"The two words ‘information’ and ‘communication’ are often used interchangeably, but they signify quite different things. Information is giving out; communication is getting through." -- Sydney J. Harris

Most Minnesota kids not getting mental health screenings

Fewer than half of adolescents taken to Minnesota clinics for well-child exams last year were screened for mental health or depression, according to a report released on Thursday.

But among the 43,400 youngsters who were screened, 4,300 — or 9.7 percent — had indications of a condition such as depression, anxiety or attention disorders, according to the report by the state Department of Health and MN Community Measurement, a nonprofit dedicated to publicly reporting health care information.

The screenings matter, said Sue Abderholden, executive director of the nonprofit National Alliance on Mental Illness Minnesota.

“One thing we forget is that mental illnesses are a young person’s illness,” Abderholden said. “Most people begin experiencing the symptoms before the age of 26 and half before the age of 14. With any illness, we know that identifying it early and treating it, that’s when you have the best outcome.”

linics in the Northland were all over the map when it came to frequency of screening adolescents for mental illness, according to the report. The Fairview Mesaba Clinic in Nashwauk led the way regionally with 93.8 percent screened; followed by St. Luke’s-affiliated P.S. Rudie Medical Clinic at 89.4 percent. At the other end, Gateway Family Health Clinic in Moose Lake screened 0.6 percent.

The Sawtooth Mountain Clinic; the St. Luke’s-affiliated Laurentian and Miller Creek clinics; and Essentia Health’s Proctor, Lakewalk, Lakeside, Deer River, Ely, Hermantown, Virginia, Hibbing, Duluth and West Duluth clinics all fell below 10 percent.

The statewide average was 40 percent.

Screening at all ages for mental illness is considered a priority at Fairview Mesaba clinics, said Paula Pennington, who manages Fairview Range Medical Center’s behavioral health unit. In addition to the Nashwauk clinic, Fairview Mesaba clinics in Hibbing and Mountain Iron also had above-average screenings — 67.8 percent and 57.3 percent.

Dr. Timothy Zager, a pediatrician who is division chairman for primary care at Essentia Health-Duluth Clinic, said that until March of this year Essentia clinics used a different, broader screening tool for adolescents developed by Dr. Sharnell Valentine, also an Essentia Health-Duluth Clinic pediatrician.

That tool, the adolescent health questionnaire, is given to all adolescents as part of exams, he said. But it wasn’t counted in the MN Community Measurement report.
A follow-up screening tool, used by Essentia when adolescents have shown signs of depression, is one of those approved by the agency, Zager said. In March, Essentia started using one of the approved screening tools for all adolescents as part of exams.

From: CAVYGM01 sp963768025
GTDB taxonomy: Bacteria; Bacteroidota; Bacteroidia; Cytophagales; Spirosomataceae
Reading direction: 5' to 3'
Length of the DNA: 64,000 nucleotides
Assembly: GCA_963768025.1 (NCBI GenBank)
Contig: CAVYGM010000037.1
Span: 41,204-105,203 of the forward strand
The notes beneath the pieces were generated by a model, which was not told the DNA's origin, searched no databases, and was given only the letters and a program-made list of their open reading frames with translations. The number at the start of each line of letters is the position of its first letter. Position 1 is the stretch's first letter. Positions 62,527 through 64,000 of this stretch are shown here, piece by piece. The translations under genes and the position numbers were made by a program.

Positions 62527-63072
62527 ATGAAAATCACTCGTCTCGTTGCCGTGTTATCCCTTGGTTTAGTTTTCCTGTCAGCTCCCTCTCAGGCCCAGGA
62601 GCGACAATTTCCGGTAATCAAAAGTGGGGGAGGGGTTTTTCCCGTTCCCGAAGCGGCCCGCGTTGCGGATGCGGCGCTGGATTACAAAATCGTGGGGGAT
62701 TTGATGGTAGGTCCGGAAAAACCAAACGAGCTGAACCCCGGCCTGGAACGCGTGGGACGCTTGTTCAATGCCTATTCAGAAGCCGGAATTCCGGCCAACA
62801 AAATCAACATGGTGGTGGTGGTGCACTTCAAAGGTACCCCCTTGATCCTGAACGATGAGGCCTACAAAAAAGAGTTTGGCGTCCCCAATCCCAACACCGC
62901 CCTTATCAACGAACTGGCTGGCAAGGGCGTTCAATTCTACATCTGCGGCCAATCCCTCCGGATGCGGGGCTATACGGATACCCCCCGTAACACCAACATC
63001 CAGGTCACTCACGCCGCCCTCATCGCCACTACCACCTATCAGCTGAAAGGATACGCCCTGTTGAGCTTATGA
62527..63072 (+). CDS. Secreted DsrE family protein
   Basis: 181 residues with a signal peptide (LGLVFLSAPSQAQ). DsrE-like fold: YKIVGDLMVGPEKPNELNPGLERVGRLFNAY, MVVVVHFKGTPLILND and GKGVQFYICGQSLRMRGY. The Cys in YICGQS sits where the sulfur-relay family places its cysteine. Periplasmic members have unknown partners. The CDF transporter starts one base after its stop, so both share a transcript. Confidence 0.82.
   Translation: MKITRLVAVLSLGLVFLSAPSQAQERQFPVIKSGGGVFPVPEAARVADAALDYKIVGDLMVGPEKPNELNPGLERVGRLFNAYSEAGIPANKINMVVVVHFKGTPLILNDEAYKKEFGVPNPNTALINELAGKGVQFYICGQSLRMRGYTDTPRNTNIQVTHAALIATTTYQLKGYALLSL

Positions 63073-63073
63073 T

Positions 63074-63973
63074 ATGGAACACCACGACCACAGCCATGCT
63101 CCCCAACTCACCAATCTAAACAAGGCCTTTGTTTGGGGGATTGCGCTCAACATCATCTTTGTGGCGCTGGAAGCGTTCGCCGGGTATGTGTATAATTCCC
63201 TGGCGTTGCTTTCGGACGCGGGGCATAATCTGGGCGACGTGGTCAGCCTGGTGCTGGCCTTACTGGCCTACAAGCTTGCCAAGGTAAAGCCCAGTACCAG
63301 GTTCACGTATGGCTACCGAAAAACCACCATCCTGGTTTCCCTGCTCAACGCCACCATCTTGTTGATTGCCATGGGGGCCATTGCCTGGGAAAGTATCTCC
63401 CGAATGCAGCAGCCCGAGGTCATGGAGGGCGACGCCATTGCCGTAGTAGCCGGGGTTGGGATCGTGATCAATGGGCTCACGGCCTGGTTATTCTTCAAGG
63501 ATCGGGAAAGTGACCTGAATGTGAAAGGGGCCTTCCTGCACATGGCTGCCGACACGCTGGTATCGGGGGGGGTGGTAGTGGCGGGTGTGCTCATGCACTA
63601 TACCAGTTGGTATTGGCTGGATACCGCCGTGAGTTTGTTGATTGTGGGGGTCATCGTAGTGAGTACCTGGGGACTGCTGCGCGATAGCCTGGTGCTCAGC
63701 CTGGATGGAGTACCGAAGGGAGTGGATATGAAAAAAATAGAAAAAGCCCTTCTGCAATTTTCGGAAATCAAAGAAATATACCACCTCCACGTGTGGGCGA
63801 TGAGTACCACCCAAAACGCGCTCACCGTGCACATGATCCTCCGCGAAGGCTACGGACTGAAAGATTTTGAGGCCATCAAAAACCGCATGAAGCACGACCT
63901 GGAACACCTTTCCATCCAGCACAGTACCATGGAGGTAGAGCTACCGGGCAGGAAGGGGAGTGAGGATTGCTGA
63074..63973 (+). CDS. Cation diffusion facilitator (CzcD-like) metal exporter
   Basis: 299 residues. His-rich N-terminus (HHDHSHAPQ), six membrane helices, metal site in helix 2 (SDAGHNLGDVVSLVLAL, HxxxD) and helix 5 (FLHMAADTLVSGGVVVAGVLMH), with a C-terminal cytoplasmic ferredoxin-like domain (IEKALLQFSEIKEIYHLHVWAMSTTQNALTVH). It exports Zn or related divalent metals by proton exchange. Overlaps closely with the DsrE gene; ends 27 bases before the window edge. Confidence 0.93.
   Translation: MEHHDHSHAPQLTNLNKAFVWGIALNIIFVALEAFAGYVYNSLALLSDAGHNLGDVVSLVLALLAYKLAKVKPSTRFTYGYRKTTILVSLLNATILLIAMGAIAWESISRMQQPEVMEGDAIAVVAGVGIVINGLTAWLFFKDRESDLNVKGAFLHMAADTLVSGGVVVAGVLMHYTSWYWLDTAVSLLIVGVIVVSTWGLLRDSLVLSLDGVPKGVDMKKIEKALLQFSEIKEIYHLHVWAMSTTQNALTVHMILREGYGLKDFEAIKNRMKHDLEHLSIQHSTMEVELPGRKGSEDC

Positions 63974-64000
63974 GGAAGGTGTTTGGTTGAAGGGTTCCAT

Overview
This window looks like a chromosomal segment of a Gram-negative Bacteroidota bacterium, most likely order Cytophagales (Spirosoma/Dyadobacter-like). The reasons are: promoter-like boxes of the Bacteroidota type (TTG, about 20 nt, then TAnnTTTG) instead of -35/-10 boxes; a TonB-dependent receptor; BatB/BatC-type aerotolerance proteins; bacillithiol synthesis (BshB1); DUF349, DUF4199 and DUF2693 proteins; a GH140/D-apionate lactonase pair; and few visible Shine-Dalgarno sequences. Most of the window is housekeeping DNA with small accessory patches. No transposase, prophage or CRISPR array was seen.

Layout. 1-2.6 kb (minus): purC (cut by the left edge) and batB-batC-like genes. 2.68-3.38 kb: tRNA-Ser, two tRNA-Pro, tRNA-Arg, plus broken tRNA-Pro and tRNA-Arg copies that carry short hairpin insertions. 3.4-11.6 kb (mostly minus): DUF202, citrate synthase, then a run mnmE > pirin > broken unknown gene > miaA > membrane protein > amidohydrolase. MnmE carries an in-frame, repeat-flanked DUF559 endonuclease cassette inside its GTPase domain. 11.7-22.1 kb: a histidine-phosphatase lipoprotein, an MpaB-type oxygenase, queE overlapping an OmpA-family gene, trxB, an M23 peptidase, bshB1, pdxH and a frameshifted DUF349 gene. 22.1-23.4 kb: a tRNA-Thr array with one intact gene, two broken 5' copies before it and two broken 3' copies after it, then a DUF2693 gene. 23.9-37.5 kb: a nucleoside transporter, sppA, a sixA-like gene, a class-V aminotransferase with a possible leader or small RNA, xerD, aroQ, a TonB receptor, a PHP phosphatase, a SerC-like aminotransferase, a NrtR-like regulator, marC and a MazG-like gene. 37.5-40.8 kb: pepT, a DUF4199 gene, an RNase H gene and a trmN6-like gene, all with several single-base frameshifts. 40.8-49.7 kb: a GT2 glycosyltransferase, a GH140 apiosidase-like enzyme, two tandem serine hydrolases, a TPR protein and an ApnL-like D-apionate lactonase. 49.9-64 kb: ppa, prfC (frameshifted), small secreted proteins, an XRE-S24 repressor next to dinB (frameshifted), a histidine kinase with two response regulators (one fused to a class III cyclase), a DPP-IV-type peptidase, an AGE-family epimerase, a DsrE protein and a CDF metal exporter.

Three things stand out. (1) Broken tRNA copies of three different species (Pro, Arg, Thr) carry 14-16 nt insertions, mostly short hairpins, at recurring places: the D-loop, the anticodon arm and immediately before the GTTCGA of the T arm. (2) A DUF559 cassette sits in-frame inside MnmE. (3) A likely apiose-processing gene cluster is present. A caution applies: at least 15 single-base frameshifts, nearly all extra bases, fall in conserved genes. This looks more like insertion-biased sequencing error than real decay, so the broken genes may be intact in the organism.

St. Luke’s clinics don’t screen all adolescents, said Sandra Barkley, St. Luke’s vice president of clinics. “There are certain timelines in which we would screen, (but) not everybody for every visit,” she said.

The screening tool is a series of questions, answers to which have been clinically shown to reveal the possibility of mental illness, Abderholden said. She compares it to a thermometer — it doesn’t diagnose an illness, but it can indicate a closer look is needed.

“A screening doesn’t tell you that your child has depression; it tells you there are warning signs there,” she said.

Nor is it a time-consuming addition to a well-child exam, Abderholden added. “I don’t think this is a huge burden, and I think it’s important that the screening be done early.”

Depression is common enough to make screening worthwhile, Zager said.

“I think what MN Community Measures is trying to do is say there are a lot of things boiling under the surface for adolescents, and you’ve got to have a way to probe the surface that has some degree of reliability,” he said. “Because if you don’t look, you’re not going to find it.”

Obesity counseling

The Northland, and the state as a whole, fared much better in another measure: providing lifestyle counseling to obese children.

Statewide, 85 percent of clinics counseled overweight and obese children about nutrition and physical activity, according to the report. But 25 of 32 clinics in the Northland counseled better than 90 percent of those children, and six — Scenic Rivers Health Services in Bigfork/Big Falls, Fairview Mesaba Clinic in Nashwauk and the Essentia Health clinics in International Falls, Aurora, Hibbing and Proctor — each counseled 100 percent.

Only the Sawtooth Mountain Clinic in Grand Marais and Essentia Health’s West Duluth Clinic scored below the state average (68.8 and 67.3 percent, respectively).

According to the report, 28.6 percent of children ages 3-17 in Minnesota who had a well-child exam last year were overweight or obese. The most recent national rate was 31.8 percent and included 3- to 19-year-olds.

This was the first time these two measures have been reported in Minnesota, according to a news release from MN Community Measurement.